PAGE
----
Wanda raises $400 mln in dollar bonds in milestone for China property sector
SYDNEY/HONG KONG — Dalian Wanda Commercial Management raised $400 million in a U.S. dollar bond, a term sheet seen by Reuters showed, in the first publicly sold dollar bond by a Chinese property-related firm since late 2021 when the sector’s debt crisis came to a head.
The company is the property services arm of commercial property developer Dalian Wanda Group.
Investor confidence in China’s property sector has been hit by a string of debt defaults, and bond exchanges to extend repayments since late 2021 when the liquidity troubles of China Evergrande Group deepened, leaving companies little room to raise fresh funds offshore.
Final pricing for Wanda’s 11%, two-year bond was set with a yield of 12.375%, compared to the initial price guidance given to investors of 12.625%, the term sheet showed.
A presentation by Wanda Commercial Management Group seen by Reuters said the book received 3.7 times over-subscription, with $500 million orders from long-only funds, including Blackrock, Fidelity, Pictet AM, Invesco and PAG.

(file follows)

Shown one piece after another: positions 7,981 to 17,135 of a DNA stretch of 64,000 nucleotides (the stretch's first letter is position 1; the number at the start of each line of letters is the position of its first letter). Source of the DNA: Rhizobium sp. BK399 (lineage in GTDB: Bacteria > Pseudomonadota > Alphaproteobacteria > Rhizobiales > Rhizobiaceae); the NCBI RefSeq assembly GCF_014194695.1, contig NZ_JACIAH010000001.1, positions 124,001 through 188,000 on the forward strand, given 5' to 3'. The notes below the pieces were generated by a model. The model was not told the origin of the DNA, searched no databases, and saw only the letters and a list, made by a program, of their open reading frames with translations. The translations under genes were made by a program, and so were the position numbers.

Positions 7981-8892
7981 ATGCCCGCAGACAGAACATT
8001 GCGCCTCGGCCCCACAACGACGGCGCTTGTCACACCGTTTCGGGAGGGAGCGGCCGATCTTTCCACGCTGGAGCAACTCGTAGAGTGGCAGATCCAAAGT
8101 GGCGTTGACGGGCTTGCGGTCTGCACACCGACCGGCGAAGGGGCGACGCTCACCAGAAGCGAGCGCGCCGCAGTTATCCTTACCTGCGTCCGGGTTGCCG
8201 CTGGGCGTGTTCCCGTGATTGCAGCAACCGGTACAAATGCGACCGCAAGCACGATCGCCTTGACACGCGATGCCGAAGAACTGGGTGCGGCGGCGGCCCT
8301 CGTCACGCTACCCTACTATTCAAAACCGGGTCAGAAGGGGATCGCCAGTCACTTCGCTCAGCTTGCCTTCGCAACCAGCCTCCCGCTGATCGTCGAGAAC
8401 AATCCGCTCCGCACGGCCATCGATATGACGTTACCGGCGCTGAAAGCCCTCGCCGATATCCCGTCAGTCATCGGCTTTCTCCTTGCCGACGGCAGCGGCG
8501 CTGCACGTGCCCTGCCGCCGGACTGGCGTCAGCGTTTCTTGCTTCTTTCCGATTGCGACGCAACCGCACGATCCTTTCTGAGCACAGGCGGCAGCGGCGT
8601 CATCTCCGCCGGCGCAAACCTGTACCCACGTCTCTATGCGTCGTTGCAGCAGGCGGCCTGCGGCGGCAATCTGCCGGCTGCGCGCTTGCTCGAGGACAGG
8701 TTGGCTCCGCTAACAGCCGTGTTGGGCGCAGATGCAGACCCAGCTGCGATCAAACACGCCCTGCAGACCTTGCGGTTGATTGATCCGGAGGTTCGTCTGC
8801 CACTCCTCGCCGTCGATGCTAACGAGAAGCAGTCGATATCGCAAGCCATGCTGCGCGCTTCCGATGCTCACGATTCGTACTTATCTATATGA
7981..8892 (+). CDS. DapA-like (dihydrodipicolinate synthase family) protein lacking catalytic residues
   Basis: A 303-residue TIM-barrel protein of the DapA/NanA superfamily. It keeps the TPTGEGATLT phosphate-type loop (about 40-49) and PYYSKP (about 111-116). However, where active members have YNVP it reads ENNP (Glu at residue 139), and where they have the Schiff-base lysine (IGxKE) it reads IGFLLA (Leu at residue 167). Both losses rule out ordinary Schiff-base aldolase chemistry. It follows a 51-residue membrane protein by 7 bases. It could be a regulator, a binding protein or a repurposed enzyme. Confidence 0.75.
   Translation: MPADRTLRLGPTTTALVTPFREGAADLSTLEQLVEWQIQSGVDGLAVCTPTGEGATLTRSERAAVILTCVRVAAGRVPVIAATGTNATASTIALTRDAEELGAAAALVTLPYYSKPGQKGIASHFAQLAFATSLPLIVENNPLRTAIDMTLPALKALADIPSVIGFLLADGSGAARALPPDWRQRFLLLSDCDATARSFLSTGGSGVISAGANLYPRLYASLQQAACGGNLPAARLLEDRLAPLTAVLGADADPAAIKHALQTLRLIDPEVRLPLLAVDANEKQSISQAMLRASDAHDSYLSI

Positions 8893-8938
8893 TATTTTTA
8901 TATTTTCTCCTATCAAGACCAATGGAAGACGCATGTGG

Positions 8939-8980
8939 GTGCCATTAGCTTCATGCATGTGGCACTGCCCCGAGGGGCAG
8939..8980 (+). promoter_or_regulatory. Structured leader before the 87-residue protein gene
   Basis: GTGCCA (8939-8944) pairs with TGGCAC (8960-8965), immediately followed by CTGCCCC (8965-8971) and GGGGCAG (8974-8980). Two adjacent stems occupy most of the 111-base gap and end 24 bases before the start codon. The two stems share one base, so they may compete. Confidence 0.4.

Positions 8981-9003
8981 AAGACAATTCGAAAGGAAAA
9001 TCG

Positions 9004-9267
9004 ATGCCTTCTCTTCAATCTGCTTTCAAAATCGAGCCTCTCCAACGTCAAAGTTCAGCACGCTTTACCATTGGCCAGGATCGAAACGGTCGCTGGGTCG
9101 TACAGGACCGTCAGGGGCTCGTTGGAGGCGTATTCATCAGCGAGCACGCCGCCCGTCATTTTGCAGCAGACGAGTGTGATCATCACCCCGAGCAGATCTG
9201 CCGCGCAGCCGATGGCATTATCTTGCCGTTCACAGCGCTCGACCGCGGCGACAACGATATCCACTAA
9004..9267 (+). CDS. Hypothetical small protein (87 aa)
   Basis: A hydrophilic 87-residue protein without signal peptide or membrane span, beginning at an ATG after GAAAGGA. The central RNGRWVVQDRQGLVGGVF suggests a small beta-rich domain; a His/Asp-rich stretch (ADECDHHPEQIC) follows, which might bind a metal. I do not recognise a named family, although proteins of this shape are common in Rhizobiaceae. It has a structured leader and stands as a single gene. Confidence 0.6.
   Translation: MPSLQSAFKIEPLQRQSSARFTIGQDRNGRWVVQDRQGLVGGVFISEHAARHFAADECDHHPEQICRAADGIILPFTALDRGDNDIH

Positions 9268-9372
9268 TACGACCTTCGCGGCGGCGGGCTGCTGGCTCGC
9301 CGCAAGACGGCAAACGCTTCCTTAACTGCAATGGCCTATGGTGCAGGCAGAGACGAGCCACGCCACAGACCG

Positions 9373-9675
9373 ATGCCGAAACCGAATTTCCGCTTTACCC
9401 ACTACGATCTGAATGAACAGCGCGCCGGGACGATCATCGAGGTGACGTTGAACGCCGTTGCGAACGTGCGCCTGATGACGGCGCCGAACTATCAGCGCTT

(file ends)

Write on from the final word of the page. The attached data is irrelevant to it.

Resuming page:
“This deal reopened the dormant China property and high-yield bond market, and received an active and positive reaction,” it added.
Dalian Wanda Group did not immediately respond to a request for comment while its commercial management arm could not be immediately reached.
Blackrock, Fidelity, Pictet AM and PAG did not immediately respond to requests for comment. Invesco declined to comment.
Unlike many other Chinese developers who focus on residential projects, Dalian Wanda Group relies on rental income and has an asset-light model. Wanda will use the proceeds to refinance existing debt and for general corporate purposes, according to the term sheet.
Moody’s assigned a rating of Ba3 to the notes, while Fitch Ratings assigned BB. Both are high-yield grades.
S&P Global said in a conference call Wanda’s issuance represented a good signal to the market, and it was positive for corporates to have multiple financing channels even though the offshore rates could be higher than onshore now. (Reporting by Scott Murdoch in Sydney and Clare Jim in Hong Kong; Editing by Lincoln Feast and Muralikumar Anantharaman)
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